All LSC facilities remain closed through April 30. Classes being moved to online resume April 13. Click here to see which classes will be moved to online and which remain face to face. Fall 2020 registration begins April 15.
Domestic violence can be defined as a pattern of abusive behavior that is used by an intimate partner to gain or maintain power and control over the other intimate partner. Domestic violence can be physical, sexual, emotional, economic, or psychological actions or threats of actions that influence another person. This includes any behaviors that intimidate, manipulate, humiliate, isolate, frighten, terrorize, coerce, threaten, blame, hurt, injure, or wound someone.
Dating violence is defined as violence committed by a person who is or has been in a social relationship of a romantic or intimate nature with the victim; and where the existence of such a relationship is determined based on the following factors:
length of the relationship
type of relationship
frequency of interaction between the persons involved in the relationship
Types of Domestic/Dating Violence
Domestic violence can happen to anyone regardless of race, age, sexual orientation, religion, or gender. Domestic violence affects people of all socioeconomic backgrounds and education levels. Domestic violence occurs in both opposite-sex and same-sex relationships and can happen to intimate partners who are married, living together, or dating.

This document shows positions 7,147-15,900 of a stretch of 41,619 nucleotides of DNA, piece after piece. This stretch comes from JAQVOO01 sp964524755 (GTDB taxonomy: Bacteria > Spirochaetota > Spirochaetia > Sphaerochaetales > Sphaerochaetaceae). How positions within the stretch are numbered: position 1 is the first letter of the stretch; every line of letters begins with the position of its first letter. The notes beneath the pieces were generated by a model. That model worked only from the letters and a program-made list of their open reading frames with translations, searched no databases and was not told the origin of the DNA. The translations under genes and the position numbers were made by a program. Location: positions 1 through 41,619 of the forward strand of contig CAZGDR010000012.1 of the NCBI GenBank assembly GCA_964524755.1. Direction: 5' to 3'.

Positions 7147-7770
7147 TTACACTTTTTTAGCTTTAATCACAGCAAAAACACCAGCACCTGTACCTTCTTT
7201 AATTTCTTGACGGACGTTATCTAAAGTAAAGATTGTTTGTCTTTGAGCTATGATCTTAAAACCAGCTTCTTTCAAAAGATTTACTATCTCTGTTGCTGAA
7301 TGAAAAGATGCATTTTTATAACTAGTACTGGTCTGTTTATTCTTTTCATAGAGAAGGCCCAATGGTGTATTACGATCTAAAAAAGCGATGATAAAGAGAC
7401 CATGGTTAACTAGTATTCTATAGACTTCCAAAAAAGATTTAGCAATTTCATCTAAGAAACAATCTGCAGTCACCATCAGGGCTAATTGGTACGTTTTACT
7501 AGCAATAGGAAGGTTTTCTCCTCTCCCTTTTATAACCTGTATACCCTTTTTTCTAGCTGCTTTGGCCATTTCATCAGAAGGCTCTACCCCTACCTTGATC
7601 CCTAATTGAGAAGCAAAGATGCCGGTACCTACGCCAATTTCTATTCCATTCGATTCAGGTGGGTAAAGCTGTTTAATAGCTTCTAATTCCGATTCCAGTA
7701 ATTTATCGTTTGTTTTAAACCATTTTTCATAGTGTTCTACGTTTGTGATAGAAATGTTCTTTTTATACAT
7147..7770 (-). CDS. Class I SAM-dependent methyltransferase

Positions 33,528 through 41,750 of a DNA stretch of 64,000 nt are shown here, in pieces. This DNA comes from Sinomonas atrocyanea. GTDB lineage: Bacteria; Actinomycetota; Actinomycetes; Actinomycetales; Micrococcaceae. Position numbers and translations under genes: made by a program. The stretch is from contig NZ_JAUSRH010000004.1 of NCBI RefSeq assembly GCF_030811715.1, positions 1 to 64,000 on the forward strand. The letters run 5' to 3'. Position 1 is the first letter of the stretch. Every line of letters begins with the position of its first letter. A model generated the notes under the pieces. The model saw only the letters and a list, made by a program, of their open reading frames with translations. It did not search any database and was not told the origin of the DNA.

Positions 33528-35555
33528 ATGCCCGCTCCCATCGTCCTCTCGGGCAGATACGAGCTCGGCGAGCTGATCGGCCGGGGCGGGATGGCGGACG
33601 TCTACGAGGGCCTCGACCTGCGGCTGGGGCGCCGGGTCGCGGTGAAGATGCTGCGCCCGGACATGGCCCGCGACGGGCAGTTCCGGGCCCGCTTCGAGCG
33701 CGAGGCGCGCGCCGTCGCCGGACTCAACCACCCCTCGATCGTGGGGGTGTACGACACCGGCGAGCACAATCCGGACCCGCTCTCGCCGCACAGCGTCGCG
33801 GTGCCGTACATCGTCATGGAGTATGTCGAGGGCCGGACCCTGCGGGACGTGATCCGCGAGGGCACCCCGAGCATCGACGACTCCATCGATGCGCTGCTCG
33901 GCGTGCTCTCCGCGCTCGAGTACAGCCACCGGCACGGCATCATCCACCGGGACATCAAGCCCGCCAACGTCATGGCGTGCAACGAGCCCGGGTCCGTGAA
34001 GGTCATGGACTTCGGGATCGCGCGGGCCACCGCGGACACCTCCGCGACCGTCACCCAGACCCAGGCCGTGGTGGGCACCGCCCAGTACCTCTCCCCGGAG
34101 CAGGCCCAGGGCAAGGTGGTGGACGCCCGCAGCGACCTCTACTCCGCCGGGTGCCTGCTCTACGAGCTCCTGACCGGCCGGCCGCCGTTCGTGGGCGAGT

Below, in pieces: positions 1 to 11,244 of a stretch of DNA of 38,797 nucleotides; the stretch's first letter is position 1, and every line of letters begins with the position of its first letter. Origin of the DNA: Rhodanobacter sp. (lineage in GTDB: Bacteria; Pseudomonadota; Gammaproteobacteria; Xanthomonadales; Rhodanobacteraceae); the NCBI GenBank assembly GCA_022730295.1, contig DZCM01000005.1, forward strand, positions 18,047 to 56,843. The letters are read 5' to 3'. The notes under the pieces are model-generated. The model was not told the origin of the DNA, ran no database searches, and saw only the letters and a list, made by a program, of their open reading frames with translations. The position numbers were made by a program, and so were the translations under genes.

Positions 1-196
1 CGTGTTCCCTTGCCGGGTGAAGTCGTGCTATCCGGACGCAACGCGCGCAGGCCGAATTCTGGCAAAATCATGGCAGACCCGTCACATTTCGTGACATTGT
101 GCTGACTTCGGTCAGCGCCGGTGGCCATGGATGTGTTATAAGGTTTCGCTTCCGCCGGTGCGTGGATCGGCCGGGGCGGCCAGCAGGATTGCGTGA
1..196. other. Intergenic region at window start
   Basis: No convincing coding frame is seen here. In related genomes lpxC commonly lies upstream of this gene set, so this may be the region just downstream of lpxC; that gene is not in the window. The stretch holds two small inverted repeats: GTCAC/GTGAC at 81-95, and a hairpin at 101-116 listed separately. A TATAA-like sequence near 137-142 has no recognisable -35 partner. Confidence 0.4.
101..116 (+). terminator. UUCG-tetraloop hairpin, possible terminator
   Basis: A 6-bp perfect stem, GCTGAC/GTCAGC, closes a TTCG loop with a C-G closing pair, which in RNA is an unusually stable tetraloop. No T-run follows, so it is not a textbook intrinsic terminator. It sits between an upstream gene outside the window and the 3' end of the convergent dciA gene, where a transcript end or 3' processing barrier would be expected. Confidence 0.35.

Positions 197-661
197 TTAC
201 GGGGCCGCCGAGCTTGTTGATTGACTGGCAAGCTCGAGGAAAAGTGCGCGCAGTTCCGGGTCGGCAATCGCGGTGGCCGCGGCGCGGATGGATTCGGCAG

Domestic violence not only affects those who are abused, but also has a substantial effect on family members, friends, co-workers, other witnesses, and the community at large. Children, who grow up witnessing domestic violence, are among those seriously affected by this crime. Frequent exposure to violence in the home not only predisposes children to numerous social and physical problems, but also teaches them that violence is a normal way of life - therefore, increasing their risk of becoming society's next generation of victims and abusers.
Hitting, slapping, shoving, grabbing, pinching, biting, hair pulling, etc. are types of physical abuse. This type of abuse also includes denying a partner medical care or forcing alcohol and/or drug use upon him or her.
Coercing or attempting to coerce any sexual contact or behavior without consent. Sexual abuse includes, but is certainly not limited to, marital rape, attacks on sexual parts of the body, forcing sex after physical violence has occurred, treating one in a sexually demeaning manner and controlling reproduction by sabotaging methods of birth control.
Undermining an individual's sense of self-worth and/or self-esteem is abusive. This may include, but is not limited to constant criticism, diminishing one's abilities, name-calling, or damaging one's relationship with his or her children.
Is defined as making or attempting to make an individual financially dependent by maintaining total control over financial resources, withholding one's access to money, or forbidding one's attendance at school or employment.
Elements of psychological abuse include - but are not limited to - causing fear by intimidation; threatening physical harm to self, partner, children, or partner's family or friends; destruction of pets and property; and forcing isolation from family, friends, or school and/or work.
Sources: National Domestic Violence Hotline, National Center for Victims of Crime, and WomensLaw.org.